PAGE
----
Winter in Paeds A&E

Is often unsafe.

We have enough money for the shifts, but they’re not being filled. From time to time we have had one nurse running the night shift. That nurse has to triage patients, observe patients and help doctors in treating them. So, when an emergency comes in, and the waiting room’s full, the waiting room has to wait. Or, we borrow nurses from the already hugely overstretched adult A&E; these nurses are excellent but they’re not paediatric nurses and so have not necessarily been trained in what to do if a very very sick five day old comes in.

Even when we are fully staffed we often don’t have enough space. If you have 50 patients come in three hours with only nine beds in the department…you do the maths. It don’t add up. That means patients having to be treated in areas away from monitoring equipment and not designed for patients to treated in.

How do we fix this? Train more nurses (Simple.) and keep them in the UK (Pay them more, and more nurses means better shift patterns … virtuous circle.).

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A&E Waiting Times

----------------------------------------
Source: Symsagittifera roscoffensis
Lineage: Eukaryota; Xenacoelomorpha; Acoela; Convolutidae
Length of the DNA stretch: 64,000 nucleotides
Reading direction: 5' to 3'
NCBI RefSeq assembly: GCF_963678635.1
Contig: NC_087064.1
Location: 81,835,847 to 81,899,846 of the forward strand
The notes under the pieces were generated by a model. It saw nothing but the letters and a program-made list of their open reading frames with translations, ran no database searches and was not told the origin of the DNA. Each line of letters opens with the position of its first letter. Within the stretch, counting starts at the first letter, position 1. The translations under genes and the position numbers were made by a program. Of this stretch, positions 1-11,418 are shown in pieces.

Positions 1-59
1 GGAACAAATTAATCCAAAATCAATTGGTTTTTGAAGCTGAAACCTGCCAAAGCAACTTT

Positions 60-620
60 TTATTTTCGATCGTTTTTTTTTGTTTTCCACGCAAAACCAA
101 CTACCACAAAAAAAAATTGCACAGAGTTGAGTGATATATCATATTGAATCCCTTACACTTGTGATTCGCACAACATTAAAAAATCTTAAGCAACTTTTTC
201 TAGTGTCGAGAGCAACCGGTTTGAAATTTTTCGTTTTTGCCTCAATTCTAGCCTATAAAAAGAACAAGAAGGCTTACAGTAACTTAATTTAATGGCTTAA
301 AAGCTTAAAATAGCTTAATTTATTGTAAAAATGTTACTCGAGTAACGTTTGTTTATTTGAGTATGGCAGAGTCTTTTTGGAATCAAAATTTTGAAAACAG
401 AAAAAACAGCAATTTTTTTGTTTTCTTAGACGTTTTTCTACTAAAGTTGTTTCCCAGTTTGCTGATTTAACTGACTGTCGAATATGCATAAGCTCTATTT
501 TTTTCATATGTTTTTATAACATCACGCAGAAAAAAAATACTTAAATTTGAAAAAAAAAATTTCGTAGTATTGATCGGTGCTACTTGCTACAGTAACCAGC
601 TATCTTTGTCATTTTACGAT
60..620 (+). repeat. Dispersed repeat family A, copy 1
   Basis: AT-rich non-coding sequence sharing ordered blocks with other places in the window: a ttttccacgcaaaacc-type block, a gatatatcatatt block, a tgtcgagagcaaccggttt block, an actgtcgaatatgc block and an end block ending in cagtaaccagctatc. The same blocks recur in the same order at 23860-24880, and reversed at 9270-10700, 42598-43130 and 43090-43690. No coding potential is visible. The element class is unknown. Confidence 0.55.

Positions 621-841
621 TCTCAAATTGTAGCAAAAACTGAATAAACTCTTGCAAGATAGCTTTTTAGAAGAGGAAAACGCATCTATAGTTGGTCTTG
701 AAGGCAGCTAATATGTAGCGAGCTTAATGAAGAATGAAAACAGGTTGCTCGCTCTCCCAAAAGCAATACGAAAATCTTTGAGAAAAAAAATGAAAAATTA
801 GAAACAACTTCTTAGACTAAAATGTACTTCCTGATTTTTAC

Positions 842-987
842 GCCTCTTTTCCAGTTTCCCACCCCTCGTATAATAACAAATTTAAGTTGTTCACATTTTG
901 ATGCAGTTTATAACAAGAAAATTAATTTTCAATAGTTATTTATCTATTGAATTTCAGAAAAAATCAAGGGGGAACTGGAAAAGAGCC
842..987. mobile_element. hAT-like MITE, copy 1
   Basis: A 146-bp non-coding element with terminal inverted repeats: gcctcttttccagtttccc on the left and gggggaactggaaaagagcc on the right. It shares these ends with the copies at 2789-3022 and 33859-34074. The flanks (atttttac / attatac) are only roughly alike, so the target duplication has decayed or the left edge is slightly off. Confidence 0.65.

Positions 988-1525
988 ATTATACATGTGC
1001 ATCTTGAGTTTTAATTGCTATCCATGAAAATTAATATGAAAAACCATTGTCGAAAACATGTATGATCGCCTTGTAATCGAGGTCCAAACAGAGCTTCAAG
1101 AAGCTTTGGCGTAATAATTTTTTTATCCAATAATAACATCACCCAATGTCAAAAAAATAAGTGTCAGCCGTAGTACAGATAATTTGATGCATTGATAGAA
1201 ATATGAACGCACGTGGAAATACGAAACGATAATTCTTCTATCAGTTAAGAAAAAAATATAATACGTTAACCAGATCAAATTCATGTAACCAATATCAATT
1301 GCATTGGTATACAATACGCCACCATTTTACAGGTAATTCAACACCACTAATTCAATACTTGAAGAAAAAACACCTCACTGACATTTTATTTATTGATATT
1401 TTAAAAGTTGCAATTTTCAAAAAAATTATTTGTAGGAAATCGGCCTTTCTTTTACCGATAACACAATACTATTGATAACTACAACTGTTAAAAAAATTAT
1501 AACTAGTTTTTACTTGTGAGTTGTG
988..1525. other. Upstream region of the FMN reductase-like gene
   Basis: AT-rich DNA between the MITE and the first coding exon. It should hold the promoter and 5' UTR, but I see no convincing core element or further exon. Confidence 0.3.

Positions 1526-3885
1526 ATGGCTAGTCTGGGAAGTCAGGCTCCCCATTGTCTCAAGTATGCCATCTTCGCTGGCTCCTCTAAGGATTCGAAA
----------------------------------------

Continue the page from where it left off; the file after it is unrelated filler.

Just a brief one.

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I’ve just watched a video about paramedics/A&E support having to wait for hours outside A&E departments to handover (http://www.bbc.co.uk/news/health-25298066). The lady from the NHS was talking about pumping more money into the NHS – good idea – but putting it into the ambulance service to prevent the waits. To me, the obvious primary limiting factor is A&E capacity, and one  solution (rather than changing the mindsets of people calling 999 unnecessarily) would be to increase the capacity of A&E departments, both numbers of staff and space, rather than increasing the queue of ambulances. By decreasing waiting times outside A&E, ambulances would spend more time on the road anyway.